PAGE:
Andy adds that the European Court of Justice has only made things worse "since anyone in Europe, once his remedies against extradition are exhausted under the law of whatever European country he is in, has a new set of remedies in the ECJ."

Does this sound outrageous? What about our "special relationship" with Britain? Maybe if Obama hadn't returned the Churchill bust, given cheap-o gifts to the queen and prime minister and generally ignored our ally for two years, we might be in a better position to get British assistance in prosecuting someone Feinstein describes as "an agitator intent on damaging our government." In fairness, the British lack of cooperation preceded Obama and will likely continue. Still, it seems we should press the case if we are serious about shutting down Assange and other would-be perpetrators of espionage.

By Jennifer Rubin  | December 7, 2010; 2:22 PM ET
Categories:  law  
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It is more important that Assange be in custody than the U.S. has first dibs on prosecution. What are we going to do? Send Assange to Guantanomo? Last thing the U.S. needs is for AG Holder to engage in an endless extradition fight with the EU.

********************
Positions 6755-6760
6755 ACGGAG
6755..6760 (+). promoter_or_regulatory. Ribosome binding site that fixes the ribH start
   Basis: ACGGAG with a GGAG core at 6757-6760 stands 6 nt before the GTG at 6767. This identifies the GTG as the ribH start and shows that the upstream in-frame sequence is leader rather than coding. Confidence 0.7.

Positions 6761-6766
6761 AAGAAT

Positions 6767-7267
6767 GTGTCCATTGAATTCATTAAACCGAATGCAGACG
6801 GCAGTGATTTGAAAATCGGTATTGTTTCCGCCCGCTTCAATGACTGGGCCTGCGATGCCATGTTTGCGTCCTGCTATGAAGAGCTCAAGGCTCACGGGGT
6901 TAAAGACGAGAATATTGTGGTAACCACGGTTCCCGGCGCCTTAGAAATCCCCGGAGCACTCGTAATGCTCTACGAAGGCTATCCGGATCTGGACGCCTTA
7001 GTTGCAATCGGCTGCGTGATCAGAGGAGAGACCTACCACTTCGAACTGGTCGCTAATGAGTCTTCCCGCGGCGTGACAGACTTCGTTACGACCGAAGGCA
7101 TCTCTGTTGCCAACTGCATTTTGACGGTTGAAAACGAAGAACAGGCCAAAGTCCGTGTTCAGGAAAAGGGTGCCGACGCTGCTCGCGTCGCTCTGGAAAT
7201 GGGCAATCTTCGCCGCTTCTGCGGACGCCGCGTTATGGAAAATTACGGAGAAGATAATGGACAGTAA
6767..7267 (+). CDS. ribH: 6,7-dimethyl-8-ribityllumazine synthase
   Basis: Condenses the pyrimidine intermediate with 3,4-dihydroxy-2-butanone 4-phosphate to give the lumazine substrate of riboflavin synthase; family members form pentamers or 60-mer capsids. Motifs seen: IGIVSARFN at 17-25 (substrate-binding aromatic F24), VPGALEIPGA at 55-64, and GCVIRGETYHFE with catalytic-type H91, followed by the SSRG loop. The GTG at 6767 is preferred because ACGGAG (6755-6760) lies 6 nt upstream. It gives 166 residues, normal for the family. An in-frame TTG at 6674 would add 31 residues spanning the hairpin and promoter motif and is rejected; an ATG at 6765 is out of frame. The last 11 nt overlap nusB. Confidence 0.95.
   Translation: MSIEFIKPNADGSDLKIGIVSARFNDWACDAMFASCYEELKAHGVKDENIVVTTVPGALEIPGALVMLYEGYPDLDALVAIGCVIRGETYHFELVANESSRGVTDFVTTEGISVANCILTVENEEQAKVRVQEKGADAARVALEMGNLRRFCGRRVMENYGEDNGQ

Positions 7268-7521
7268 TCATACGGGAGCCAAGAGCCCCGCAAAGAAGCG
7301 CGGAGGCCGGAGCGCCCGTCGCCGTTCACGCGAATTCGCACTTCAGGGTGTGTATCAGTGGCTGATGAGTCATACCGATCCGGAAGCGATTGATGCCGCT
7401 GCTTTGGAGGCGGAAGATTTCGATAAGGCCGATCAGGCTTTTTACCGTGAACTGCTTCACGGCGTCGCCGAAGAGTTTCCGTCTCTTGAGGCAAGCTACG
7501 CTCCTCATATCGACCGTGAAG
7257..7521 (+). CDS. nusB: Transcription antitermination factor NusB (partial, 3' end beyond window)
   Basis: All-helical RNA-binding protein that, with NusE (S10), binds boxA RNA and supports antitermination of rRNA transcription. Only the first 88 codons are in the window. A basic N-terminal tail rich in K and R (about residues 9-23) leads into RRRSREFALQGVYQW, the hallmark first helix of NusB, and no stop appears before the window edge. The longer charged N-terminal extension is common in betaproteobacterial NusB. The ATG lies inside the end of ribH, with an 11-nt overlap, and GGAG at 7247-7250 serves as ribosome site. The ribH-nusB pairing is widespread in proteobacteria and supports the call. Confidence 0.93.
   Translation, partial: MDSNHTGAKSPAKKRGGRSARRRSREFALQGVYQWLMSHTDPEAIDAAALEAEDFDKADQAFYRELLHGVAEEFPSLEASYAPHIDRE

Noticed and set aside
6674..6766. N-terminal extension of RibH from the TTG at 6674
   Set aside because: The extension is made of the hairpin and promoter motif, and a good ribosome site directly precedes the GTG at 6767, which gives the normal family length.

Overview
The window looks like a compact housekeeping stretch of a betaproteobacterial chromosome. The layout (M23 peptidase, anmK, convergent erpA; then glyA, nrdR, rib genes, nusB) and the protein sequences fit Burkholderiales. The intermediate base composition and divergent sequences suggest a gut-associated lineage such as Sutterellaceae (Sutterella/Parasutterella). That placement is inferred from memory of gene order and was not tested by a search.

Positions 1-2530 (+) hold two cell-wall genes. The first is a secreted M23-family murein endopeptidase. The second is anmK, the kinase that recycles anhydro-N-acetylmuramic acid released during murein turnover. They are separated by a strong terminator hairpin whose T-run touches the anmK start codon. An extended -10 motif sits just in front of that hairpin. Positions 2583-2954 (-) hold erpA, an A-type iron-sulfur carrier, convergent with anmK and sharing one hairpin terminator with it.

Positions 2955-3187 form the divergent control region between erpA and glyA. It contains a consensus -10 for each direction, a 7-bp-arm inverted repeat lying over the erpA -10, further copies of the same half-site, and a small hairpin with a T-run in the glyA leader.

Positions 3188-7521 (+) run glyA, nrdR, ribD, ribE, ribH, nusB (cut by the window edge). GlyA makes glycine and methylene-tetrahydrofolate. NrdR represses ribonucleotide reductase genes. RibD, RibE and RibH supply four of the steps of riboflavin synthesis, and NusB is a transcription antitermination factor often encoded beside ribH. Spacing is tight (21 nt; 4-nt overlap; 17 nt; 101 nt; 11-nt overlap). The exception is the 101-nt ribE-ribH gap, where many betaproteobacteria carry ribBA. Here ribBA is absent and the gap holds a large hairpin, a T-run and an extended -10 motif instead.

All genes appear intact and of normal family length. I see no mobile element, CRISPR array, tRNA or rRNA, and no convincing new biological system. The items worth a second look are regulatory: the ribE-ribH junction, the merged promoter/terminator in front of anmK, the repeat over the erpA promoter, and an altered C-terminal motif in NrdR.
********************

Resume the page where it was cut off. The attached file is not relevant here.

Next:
That Sweden and Interpol managed to drum up a charge based on an argument over condom use is a fair indicator that even the EU wants Assange to stop.

After all, WikiLeaks has data dumps from more countries than the U.S.

More important to stop Assange from sending out his encryption code.

Posted by: K2K2 | December 7, 2010 2:43 PM | Report abuse

Is the tax code fair or efficient???

47% of the country does not pay ANY Federal income taxes.

So WTF is Obama talking about???

Posted by: RainForestRising | December 7, 2010 2:55 PM | Report abuse

Federal Tax Code as it is now

the bottom half pays nothing.

So, Obama is looking at the 50-60 percentile - and comparing that to what the 90-100 percentile pays.

And the whole debate in how much those percentiles in the upper half pay.

Just to be clear.

Posted by: RainForestRising | December 7, 2010 2:57 PM | Report abuse

Pretty heavy words from a prosecutor. Paradoxically this prosecutor is, in fact, attacking his American superiors. By this I mean that it was the American Government themselves who signed the Extradition Treaty with the UK. That Treaty includes a clause providing for the alternative to prosecute the extradition person in the requested country. In fact, this alternative, incorporated to the Treaty, arises from something referred to as INTERNATIONAL LAW.

On the other hand, one might ask, why is this prosecutor crying at all, this person was convicted and sentenced. Who is this person to judge the laws of a foreign country? Most importantly, who is this prosecutor to judge the European Court of Human Rights? Is he serious, claiming that they have made "things worse"?! I simply cannot believe that this person ever worked as a prosecutor, and I truly hope that he isn't work still.

PS. The clause allowing the requested country to prosecute the requested person themselves is never used just because somebody might feel like it. There is a reason for it. Usually that reason being that the requested country is having serious doubts about the prospect for fair trial in the requesting country.